A Date with the Honolulu Advertiser--or the Story of a Poem

I am blogging this to document many of the blessings I have received from life these last few days. Today, two things: one, Zenaide--or Z--or Honolulu Advertiser came to interview me and have a shoot of my reciting the poem, "Another Wife Dies and Goes Home to the Homeland," that poem that I wrote on the spot after receiving an e-mail from Charlene Cuaresma that another Filipina has died from stabbed wounds by her husband. Charlene is president of Filipino Coalition Solidarity.

Two, Ariel Tabag, one of Ilokano literature's rare gifts and talents and promise, wrote to tell me that he was commissioned to do a Tagalog translation of some of my winning pieces in that collection called "Epistolario ti Exilo." The translation, except for some minor alterations and revisions, is a perfect work of art that approximated, justly and fairly, the intent and revelations in the Ilokano original, that, even if I am the author of the original, and even if I do translation myself, I would readily give Ariel a credit for having successfully gone past the challenge of residing into the world of the poems and come out of that world, perhaps touched, but nonetheless not bruised. He said he had that wonderful experience and I believe him. And to him, I give my heartfelt salutations. Given the kind of quality work he is producing, I am certain Ariel will go a long way in becoming an advocate and warrior for the Ilokano cause: the preservation, promotion, and production of Ilokano language and culture.

Three, I have had the good fortune of having been interviewed by Mike Gordon, also of the Honolulu Advertiser, for my work on Domestic Violence and for the same poem on Erlinda Adviento, "Another Wife Dies and Goes Home to the Homeland." The Gordon interview, a number of times on the phone for a couple of days, was most productive, most critical, most aesthetically rewarding for me. It challenged me to look at my work, my life work in particular.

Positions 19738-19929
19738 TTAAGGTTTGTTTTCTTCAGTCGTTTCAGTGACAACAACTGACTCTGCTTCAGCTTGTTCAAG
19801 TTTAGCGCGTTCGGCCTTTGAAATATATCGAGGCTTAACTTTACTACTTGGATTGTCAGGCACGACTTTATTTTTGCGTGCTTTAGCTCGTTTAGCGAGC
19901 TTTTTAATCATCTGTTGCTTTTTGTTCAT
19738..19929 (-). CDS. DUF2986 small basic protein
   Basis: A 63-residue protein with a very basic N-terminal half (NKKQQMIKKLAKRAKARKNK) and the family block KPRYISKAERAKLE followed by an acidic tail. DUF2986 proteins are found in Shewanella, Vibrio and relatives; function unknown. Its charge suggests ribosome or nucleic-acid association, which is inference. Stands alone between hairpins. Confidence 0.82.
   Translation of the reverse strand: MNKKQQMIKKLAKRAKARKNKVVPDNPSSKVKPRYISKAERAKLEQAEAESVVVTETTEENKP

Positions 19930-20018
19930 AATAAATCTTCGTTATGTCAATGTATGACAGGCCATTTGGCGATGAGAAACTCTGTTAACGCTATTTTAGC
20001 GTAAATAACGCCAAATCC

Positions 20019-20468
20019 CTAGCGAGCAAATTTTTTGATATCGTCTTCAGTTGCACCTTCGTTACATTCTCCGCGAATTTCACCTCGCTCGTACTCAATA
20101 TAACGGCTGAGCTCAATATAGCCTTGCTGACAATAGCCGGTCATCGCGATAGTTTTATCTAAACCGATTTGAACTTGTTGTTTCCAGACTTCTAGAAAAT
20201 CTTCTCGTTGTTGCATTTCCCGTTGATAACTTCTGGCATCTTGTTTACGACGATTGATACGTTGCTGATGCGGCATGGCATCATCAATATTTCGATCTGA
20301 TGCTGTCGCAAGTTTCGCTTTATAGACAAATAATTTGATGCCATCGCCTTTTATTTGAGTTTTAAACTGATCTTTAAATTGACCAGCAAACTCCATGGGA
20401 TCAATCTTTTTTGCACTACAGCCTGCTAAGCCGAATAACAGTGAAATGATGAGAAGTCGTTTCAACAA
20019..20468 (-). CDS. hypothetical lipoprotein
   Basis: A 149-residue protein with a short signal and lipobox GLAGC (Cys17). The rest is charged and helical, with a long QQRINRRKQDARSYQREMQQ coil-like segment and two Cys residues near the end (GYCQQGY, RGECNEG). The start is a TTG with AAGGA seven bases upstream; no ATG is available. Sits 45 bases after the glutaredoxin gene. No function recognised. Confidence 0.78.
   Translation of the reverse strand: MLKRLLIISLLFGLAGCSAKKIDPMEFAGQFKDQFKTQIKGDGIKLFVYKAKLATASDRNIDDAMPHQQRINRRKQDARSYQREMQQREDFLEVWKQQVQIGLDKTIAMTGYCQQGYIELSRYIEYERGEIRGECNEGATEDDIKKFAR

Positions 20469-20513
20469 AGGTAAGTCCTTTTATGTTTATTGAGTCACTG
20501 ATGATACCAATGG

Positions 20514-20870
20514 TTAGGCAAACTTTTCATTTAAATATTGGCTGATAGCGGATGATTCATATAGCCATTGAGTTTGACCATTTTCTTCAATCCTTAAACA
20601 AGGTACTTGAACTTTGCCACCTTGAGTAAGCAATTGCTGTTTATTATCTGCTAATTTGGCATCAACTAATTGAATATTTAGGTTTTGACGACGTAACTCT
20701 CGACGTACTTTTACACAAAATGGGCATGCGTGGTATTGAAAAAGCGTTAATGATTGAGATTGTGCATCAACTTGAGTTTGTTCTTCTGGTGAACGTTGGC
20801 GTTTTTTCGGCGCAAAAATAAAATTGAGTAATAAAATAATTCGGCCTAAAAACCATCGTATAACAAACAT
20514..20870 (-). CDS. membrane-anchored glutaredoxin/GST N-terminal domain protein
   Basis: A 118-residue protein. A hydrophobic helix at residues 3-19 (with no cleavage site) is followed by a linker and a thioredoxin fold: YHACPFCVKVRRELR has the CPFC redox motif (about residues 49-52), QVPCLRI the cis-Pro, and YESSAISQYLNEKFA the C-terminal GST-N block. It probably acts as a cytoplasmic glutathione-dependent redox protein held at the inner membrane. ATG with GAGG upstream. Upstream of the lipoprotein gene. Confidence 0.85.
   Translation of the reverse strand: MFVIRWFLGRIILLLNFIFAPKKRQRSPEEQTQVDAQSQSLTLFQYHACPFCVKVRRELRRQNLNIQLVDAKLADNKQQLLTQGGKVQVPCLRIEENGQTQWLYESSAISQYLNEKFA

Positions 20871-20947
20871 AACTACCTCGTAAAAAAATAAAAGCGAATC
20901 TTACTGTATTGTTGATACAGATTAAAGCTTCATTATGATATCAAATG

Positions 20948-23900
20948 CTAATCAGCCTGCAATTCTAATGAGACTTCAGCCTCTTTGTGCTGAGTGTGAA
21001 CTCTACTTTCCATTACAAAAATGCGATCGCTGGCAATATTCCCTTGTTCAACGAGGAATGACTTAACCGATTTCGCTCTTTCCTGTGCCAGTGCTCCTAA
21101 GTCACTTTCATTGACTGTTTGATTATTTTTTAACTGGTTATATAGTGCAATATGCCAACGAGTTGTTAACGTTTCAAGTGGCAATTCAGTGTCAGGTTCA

All these began with that innocent, or almost, innocent, involvement with the issue of DV, rampart as it is in this State that is being touted as Paradise. With two cases of domestic violence resulting in the deaths of two women in the hands of their supposedly intimate partners, there is cause for alarm, and the Silent March, as is the case of Erlinda, would have to be staged again so that people would sit up and take notice, and take that resolve to help put an end to DV.

I have been asked sharp questions by both Mike and Zenaida.

Always, I answered from the guts, feelings and all.

The questions ranged from the aesthetic to the political. This would be good for the next blog.

In the meantime, I take my hats off to MIke, Zenaida, and Ariel.

Mahalo nui loa.

A Solver Agcaoili
Hon, HI
Feb 2/08

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